On Tuesday there were a number of market trends that we haven't seen in quite some time. The Dow Jones posted its first triple digit loss of the year, and its worst since November 23 2011. Both the S&P 500 and the Nasdaq posted their biggest loss of the year. And before today there had not been a sector to lose more than 2% in 2012; however on Tuesday half of the sectors finished with a loss greater than 2%. But what's amazing about the loss is that it was driven on very light news, yet all of the Dow Jones traded with a loss, except for Intel (NASDAQ:INTC). The price action on Tuesday has been much anticipated for quite some time, as investors have been awaiting a period of profit taking. And although there were several stocks to post substantial loss, there were two that really moved the market.
The Dow Jones is widely regarding as a gauge of market strength, despite having the smallest number of components. All but one of the Dow Jones' components traded with a loss on Tuesday, but two in particular controlled the trend of the index and may provide insight into what we can expect. Caterpillar (NYSE:CAT) and International Business Machines (NYSE:IBM) are the largest contributors to both gains and losses in the Dow Jones, and together accounted for more than 25% of its total loss.
IBM and CAT led the market lower on Tuesday, and much like the market, neither company had significant news to justify such large loss. IBM, which only lost 1.69%, may not seem to have had a substantial amount of loss, but for a company with a valuation of $230 billion, it's a substantial amount to heavily weigh on the market. However, CAT's loss leaves no room for discussion, as its 3.78% loss is large by any measure. These two stocks may trade in a completely different manner, and have little in common, but one similarity that both stocks share is that both usually lead the market either higher or lower.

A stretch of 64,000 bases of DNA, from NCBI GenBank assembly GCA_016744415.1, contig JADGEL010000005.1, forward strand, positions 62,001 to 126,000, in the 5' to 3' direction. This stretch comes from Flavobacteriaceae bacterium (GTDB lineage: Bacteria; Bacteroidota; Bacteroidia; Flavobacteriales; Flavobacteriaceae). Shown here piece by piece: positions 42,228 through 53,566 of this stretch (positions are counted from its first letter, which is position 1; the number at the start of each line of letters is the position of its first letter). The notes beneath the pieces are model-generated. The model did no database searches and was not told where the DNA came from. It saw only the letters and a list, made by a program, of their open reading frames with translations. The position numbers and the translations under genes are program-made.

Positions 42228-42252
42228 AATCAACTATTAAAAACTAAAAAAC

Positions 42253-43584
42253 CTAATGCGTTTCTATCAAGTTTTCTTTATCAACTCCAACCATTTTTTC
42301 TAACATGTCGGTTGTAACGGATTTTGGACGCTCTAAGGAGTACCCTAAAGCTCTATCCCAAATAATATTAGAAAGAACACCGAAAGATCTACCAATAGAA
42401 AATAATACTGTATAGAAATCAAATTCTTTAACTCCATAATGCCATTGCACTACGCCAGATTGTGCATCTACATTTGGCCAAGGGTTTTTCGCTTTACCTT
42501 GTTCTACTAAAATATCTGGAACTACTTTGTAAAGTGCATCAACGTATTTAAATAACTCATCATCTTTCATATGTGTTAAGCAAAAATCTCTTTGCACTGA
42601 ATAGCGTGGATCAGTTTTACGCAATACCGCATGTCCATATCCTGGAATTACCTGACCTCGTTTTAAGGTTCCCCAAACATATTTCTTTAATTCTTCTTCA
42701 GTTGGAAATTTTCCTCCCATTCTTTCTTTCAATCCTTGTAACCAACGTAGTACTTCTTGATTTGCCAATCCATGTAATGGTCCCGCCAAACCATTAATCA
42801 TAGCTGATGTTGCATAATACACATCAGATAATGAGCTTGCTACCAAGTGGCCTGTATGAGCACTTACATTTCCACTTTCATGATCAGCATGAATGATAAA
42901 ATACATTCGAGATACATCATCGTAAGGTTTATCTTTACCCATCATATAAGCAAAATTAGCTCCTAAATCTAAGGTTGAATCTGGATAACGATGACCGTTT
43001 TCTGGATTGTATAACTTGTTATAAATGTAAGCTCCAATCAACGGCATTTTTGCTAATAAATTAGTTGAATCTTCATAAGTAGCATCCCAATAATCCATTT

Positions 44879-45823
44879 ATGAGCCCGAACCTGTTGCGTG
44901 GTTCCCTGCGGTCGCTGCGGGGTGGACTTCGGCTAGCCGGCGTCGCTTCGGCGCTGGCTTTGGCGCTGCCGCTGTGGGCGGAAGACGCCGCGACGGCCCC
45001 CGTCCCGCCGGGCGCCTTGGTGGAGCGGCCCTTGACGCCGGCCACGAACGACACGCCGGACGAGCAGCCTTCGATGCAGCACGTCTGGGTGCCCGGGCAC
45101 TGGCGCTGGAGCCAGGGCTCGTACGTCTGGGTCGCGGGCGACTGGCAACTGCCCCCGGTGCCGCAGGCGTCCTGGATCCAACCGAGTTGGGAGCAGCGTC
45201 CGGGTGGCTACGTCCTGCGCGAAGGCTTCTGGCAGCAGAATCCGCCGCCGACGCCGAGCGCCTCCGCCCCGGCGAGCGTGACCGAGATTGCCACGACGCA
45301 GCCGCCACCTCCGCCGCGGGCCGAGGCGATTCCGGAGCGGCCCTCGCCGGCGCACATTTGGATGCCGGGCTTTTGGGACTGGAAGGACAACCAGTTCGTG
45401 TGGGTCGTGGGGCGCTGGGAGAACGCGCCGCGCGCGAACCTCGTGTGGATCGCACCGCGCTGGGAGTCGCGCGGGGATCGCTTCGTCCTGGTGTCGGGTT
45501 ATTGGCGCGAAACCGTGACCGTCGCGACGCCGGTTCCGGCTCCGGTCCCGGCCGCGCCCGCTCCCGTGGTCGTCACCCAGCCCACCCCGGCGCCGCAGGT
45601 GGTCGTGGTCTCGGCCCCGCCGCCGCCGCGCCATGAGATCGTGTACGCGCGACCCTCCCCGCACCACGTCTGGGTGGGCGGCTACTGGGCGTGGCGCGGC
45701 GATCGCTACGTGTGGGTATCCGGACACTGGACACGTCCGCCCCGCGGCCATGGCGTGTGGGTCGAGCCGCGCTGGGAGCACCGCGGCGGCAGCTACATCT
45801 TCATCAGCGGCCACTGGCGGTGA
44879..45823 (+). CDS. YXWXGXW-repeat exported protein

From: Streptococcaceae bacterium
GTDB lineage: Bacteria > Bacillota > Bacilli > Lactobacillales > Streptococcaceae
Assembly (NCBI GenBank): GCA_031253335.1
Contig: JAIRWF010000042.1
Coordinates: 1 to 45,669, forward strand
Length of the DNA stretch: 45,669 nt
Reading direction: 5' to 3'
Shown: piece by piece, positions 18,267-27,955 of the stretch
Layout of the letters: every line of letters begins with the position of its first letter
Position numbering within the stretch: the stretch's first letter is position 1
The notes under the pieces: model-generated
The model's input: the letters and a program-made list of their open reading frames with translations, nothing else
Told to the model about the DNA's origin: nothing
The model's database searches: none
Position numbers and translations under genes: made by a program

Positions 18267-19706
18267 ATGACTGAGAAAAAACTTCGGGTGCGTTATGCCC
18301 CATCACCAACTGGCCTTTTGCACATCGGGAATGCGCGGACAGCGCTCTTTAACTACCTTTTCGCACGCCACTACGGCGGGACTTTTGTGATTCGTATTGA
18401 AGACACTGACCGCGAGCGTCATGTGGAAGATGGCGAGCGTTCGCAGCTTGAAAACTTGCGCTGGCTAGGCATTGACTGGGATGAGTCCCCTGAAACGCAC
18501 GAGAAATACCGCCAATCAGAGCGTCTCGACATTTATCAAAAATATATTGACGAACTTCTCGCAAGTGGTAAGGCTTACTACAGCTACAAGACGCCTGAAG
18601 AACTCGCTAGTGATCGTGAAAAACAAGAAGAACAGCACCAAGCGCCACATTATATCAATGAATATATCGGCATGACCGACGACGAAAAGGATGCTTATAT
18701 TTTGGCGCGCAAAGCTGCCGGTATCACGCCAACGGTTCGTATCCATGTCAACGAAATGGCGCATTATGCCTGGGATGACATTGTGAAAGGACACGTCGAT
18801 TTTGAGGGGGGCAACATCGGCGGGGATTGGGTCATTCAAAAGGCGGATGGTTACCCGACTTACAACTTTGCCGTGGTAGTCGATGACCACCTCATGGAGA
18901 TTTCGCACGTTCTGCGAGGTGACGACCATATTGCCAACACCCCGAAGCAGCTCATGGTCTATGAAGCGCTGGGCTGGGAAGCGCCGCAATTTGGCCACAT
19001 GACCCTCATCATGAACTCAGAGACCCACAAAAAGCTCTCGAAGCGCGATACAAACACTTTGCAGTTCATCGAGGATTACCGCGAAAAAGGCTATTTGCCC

Both CAT and IBM can give you an idea of the market's future direction. IBM trades with much less volatility, and has been one of the single largest contributors to the market's performance over the last year, with a gain of 21.5% and a solid uptrend. CAT is roughly 1/3 the size of IBM and is trading with a gain of only 3% for the year. CAT is one of the more volatile large cap stocks in the market that is not in the financial sector, trading with 88% more volatility than the market.
Aside from trading tendencies, there aren't very many similarities between the companies' fundamentals. IBM is a company of consistent growth that is slowly yet constantly improving its margins, revenue, and net income along with a very strong balance sheet and solid returns on its assets and equity. Caterpillar is far from consistent over the last five years, but is one of the fastest growing large companies in the market. CAT is also improving its margins, but rather than being a slow and consistent provider of growth, the company is growing revenue by nearly 35% and income by 60% year-over-year. However, CAT's balance sheet is questionable with a large amount of debt and less cash than what some investors would prefer.
It's safe to say that CAT and IBM have very few similarities; each company has different levels of growth, fundamentals, trading patterns, and a completely different business. Yet both companies share the similarity of controlling a large piece of the Dow Jones' trend on a daily basis. Both companies are weighed very similar to Apple (NASDAQ:AAPL) on the Nasdaq. If together CAT and IBM control 20% of the Dow Jones, then perhaps the best method of determining the Dow's future trend is to identify trends in both companies. The problem is that both stocks trade in a completely different manner. IBM doesn't really show a level of resistance since it just reached all-time highs on Monday. But CAT has had trouble around the $112 range for the last year. Therefore, with IBM being near its target price and CAT trading near its resistance it's possible that we could see flat trading until the resistance is broken, or possibly until further profit taking.
It's hard to identify a solid trend, but if recent history is any indication then IBM will continue to return gains year-over-year and CAT will be the fastest growing underperforming stock in the Dow Jones. Most analysts expect IBM to trade somewhat flat with an average price target of $200.29, however the stock has outperformed expectations each of the last three years. And most analysts expect 2012 to be a breakout year for CAT with an average price target of $131.61. Therefore, with CAT continuing to grow and IBM being one of the most consistently trading stocks in the market I think investors can count on performance of 20% of the Dow Jones, over the next year. In the end, profit taking is inevitable, but with these two great, yet different companies, weighing so heavily on an index that is so highly regarded, I feel confident in 2012's potential performance.
Disclaimer: The information in this article is for informational purposes only. Consult your financial advisor before making any investment decisions. The data in this article was obtained from both Yahoo Finance and CNBC.com.